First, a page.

24. Chang Yung. (1967). The fungi of wheat straw compost: Biochemical and physiological studies. Transactions of the British Mycological Society, 50(4), 667–677.CrossRefGoogle Scholar
  25. Chang, Y., & Hudson, H. J. (1967). The fungi of wheat straw compost: I. Ecological studies. Transactions of the British Mycological Society, 50(4), 649–666.CrossRefGoogle Scholar
  26. Channabasavanna, A. S., & Abdul Rahaman, S. (2002). Utilization of municipal waste in agriculture. Kissan World, March, pp. 38–39.Google Scholar
  27. Chanter, D. P., & Spencer, D. M. (1974). The importance of thermophilic bacteria in mushroom compost fermentation. Scientia Horticulturae, 2(3), 249–256.CrossRefGoogle Scholar
  28. Chanyasak, V., Katayana, A., Hira, M. F., Mori, S., & Kobota, H. (1983). Effects of compost maturity on growth of Komatasna (Brassica rapa var. pervidis) in Neubauer’s pot 11. growth inhibitory factors and assessment of degree of maturity by org-C/org-N ratio of water extract. Soil Science and Plant Nutrition, 29(3), 251–259.CrossRefGoogle Scholar
  29. Chefetz, B., Hatcher, P. G., Hadar, Y., & Chen, Y. (1996). Chemical and biological characterization of organic matter during composting of municipal solid waste. Journal of Environmental Quality, 25, 776–785.CrossRefGoogle Scholar
  30. Chefetz, B., Kerem, Z., Chen, Y., & Hadar, Y. (1998). Isolation and partial characterization of laccase from a thermophilic composted municipal solid waste. Soil Biology and Biochemistry, 30(8–9), 1091–1098.CrossRefGoogle Scholar
  31. Chhonkar, P. K., & Tarafdar, J. C. (1984). Accumulation of phosphates in soils. Journal of the Indian Society of Soil Science, 32, 266–272.Google Scholar
  32. Chin, W. T., & Kroontje, W. (1963). Urea hydrolysis and subsequent loss of ammonia. Soil Science Society of America Proceedings, 27, 316–318.CrossRefGoogle Scholar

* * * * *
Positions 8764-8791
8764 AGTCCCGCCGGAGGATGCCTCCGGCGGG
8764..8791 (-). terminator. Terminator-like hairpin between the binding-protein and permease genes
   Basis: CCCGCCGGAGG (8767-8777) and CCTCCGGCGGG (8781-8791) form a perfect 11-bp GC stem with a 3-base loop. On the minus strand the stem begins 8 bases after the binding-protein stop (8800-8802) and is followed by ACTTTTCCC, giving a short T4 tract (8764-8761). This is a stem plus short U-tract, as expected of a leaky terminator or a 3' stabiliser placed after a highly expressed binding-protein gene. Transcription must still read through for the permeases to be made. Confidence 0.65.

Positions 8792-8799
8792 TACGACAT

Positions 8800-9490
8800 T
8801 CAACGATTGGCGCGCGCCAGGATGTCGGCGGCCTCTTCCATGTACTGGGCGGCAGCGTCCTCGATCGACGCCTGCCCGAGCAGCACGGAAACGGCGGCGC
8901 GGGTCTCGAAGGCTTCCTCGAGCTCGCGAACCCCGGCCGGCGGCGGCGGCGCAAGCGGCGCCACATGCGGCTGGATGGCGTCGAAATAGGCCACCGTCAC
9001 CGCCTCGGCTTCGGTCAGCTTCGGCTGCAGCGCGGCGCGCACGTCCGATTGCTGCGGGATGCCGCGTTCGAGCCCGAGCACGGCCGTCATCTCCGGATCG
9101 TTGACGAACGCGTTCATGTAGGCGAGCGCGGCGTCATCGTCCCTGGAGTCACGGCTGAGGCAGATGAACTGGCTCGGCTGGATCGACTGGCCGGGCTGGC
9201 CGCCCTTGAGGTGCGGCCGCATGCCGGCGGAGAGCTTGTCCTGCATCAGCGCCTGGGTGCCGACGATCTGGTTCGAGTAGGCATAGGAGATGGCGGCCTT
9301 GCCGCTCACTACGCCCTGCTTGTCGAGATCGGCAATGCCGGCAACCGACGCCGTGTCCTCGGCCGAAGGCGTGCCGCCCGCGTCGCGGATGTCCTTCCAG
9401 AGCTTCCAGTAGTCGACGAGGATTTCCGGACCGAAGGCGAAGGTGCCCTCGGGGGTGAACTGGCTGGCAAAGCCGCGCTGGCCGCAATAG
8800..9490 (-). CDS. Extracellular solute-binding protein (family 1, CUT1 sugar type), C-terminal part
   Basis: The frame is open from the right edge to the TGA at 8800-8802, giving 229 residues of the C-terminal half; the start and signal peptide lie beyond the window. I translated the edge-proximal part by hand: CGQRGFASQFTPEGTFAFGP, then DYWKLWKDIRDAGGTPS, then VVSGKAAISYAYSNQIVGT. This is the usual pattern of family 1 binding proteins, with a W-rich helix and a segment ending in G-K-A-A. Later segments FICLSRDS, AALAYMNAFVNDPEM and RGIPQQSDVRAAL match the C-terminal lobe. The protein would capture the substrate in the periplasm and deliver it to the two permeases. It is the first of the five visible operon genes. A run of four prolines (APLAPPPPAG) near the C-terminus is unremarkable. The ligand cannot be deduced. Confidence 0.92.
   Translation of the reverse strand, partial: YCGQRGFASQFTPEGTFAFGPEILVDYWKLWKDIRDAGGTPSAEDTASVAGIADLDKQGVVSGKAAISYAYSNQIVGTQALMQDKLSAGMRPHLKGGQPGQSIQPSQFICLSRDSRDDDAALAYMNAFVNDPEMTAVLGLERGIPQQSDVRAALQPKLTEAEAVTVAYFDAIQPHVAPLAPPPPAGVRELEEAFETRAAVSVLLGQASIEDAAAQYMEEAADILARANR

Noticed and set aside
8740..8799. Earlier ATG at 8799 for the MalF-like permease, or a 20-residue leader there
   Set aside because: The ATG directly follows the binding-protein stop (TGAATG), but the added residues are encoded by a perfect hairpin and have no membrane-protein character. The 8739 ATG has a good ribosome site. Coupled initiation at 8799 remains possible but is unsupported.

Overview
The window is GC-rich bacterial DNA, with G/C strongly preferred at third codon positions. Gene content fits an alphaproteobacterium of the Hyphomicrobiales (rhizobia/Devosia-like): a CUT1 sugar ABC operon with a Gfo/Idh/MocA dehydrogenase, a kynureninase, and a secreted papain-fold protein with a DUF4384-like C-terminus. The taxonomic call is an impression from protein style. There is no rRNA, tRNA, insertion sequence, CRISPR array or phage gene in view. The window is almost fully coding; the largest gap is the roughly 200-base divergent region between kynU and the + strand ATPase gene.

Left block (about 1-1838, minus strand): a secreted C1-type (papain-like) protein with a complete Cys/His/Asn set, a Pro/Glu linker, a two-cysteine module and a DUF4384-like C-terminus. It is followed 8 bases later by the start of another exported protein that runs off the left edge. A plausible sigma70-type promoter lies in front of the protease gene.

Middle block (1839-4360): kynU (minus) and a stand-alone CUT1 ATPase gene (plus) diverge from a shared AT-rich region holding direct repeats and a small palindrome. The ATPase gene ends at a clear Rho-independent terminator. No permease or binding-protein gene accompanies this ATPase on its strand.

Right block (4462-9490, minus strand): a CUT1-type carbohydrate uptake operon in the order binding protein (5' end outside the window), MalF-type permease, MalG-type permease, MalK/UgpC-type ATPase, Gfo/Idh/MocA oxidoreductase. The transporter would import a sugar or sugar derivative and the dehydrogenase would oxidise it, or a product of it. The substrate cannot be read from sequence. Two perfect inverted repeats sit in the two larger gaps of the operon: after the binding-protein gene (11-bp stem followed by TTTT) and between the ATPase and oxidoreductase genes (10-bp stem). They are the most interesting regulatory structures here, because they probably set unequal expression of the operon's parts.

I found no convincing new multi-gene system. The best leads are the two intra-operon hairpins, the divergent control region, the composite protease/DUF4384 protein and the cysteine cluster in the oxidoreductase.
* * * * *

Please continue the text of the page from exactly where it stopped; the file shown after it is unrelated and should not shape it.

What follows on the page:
33. Cook, R. J., & Baker, K. F. (1983). The nature and practice of biological control of plant pathogens (539 pp). St. Paul: American Phytopathology Society.Google Scholar
  34. Crawford, J. H. (1983). Composting of wastes. Process Biochemistry, 18, 14–18.Google Scholar
  35. Dasgupta, A., & Gupta, P. K. S. (1989). Effect of different soil amendments on wilt of pigeon pea [cajancescajan (L) Hutch] caused by Fusarium udum Butler. Beitrage Zurtropischen Land wireschaft and Veterarmedizin, 27, 341–345.Google Scholar
  36. Datta, A. (1998). Quality and efficiency of coir pith super compost. M.Sc. (Agri.), thesis, University of Agricultural Sciences, Bangalore.Google Scholar
  37. Davis, C. L., Hinch, S. A., Donikin, C. J., & Germishnizen, P. J. (1992). Changes in microbial population numbers during the composting of pinebark. Bioresource Technology, 39, 85–92.CrossRefGoogle Scholar
  38. de Bertoldi, M. D., Vallini, G. E., & Pera, A. (1983). The biology of composting: A review. Waste Management & Research, 1(2), 157–176.CrossRefGoogle Scholar
  39. Deiana, S. C., Gessa, B., Manunja, R., Rausa, & Seeber, R. (1990). Analytical and spectroscopic characterization of humic acid extracted from sewage sludge, manure and worm composts. Soil Science, 150(1), 419–424.CrossRefGoogle Scholar
  40. Devegowda, G. (1997). Poultry excreta and other wastes as a source of organic manures. Training course on organic farming, UAS, GKVK, pp. 7–11.Google Scholar
  41. Dick, R. P. (1994). Soil enzyme activities as indicators of soil quality. In J. W. Doran, D. C. Coleman, D. F. Bezdicek, & B. A. Stewart (Eds.), Defining soil quality for a sustainable environment (pp. 107–124). Madison: Soil Science Society of America.Google Scholar